Deposit Money Banks (DMBs) are yet to comply with the Central Bank of Nigeria (CBN) directive that they allow cheques payments into savings accounts.
The apex bank instructed the lenders that savings account customers with Bank Verification Number (BVN) should be allowed to deposit cheques not more than N2 million in value, per customer per day, into their accounts.
But two months after, the lenders claimed they were still upgrading their systems to enable them comply with the directive.
Adebola Oloye, a customer of one of the deposit money banks, said that his lender rejected a cheque of N200,000 he wanted to lodge into his savings account, outright.
“The banks are not complying with the CBN’s directive. The apex bank has to compel them to do the needful because I believe the policy will help to boost confidence in the banking system,” he said.
CBN Director, Banking and Payment System Department, ‘Dipo Fatokun, had said the decision to allow cheques in savings accounts is in furtherance of its efforts at strengthening the Nigerian payments system.
The apex bank removed fixed interest rate on credit cards and discontinued the actual address verification in account opening, for customers with BVN. It also asked banks to begin to embed BVN biometric data in payment cards issued henceforth, to facilitate off-line BVN verification and biometric-based customer authentication on such payment devices as Automated Teller Machines (ATM), Point of Sale (PoS), kiosks, among others.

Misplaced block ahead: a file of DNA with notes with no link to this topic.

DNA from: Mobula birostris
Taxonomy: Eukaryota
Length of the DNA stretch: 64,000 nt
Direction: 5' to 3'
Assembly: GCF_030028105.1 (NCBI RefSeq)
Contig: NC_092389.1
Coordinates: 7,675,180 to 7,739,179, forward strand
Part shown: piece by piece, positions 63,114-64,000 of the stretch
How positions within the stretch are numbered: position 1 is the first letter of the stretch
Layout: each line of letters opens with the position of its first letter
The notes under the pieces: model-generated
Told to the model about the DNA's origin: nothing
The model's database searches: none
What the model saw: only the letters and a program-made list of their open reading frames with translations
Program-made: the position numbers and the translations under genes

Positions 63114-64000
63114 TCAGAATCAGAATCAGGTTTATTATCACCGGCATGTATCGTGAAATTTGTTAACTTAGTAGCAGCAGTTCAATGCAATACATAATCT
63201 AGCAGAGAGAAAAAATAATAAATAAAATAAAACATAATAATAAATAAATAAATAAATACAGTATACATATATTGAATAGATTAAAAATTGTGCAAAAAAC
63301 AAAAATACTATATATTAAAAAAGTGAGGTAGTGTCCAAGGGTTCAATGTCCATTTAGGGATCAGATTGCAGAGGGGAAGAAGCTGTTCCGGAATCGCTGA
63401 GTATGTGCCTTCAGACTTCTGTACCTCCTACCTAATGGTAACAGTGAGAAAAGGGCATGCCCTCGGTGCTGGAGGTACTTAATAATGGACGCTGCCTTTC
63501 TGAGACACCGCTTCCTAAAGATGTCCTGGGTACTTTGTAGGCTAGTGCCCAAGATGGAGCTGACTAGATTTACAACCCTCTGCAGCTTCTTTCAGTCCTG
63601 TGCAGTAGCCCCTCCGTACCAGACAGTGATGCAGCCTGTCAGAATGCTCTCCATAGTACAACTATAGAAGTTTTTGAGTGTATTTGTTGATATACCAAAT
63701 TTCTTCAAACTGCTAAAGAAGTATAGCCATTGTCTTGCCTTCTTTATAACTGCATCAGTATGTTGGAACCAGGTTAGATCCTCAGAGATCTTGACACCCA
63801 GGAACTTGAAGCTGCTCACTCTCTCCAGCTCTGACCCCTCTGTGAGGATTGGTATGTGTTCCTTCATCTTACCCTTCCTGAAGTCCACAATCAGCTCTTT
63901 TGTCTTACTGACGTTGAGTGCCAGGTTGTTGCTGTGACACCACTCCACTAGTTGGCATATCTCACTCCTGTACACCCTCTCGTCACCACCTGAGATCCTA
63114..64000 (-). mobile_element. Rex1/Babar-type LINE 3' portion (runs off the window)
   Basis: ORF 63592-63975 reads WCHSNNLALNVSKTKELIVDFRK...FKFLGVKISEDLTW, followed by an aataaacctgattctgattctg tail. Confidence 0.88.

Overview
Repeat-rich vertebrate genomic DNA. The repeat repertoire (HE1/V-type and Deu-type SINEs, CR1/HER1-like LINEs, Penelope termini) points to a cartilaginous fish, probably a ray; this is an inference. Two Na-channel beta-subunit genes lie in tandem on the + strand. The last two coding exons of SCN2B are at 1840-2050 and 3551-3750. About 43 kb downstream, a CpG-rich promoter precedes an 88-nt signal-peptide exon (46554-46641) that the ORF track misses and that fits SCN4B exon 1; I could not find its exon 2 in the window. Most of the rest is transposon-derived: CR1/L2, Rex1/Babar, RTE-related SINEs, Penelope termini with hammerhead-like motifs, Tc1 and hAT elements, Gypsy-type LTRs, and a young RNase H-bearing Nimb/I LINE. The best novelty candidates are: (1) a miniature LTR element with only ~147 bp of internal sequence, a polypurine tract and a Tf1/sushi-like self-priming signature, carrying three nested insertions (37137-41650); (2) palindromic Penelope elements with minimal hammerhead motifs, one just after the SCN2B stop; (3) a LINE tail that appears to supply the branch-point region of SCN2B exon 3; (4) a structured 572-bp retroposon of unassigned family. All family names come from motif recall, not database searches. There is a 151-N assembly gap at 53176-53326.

Former Keystone Bank Executive Director, Richard Obire, said the banks had no reason not to comply. He said: “The CBN needs to wake the banks up by setting a compliance deadline for them otherwise, the objective of the policy shift will not be achieved.”
He added: ”In the past, they asked their customers to get two references before cheques are acceptable into the accounts. I understand they are taking precautions as accepting cheques can expose them to risks, but with the BVN and registered mobile phone details, I think they should comply without further delay”.
Obire explained that accepting cheques into savings accounts would boost financial inclusion and create opportunity for low income earners to pay their dividend warrants and other cheque-related instruments into their accounts, until such accounts can be credited directly through the e-dividend platform.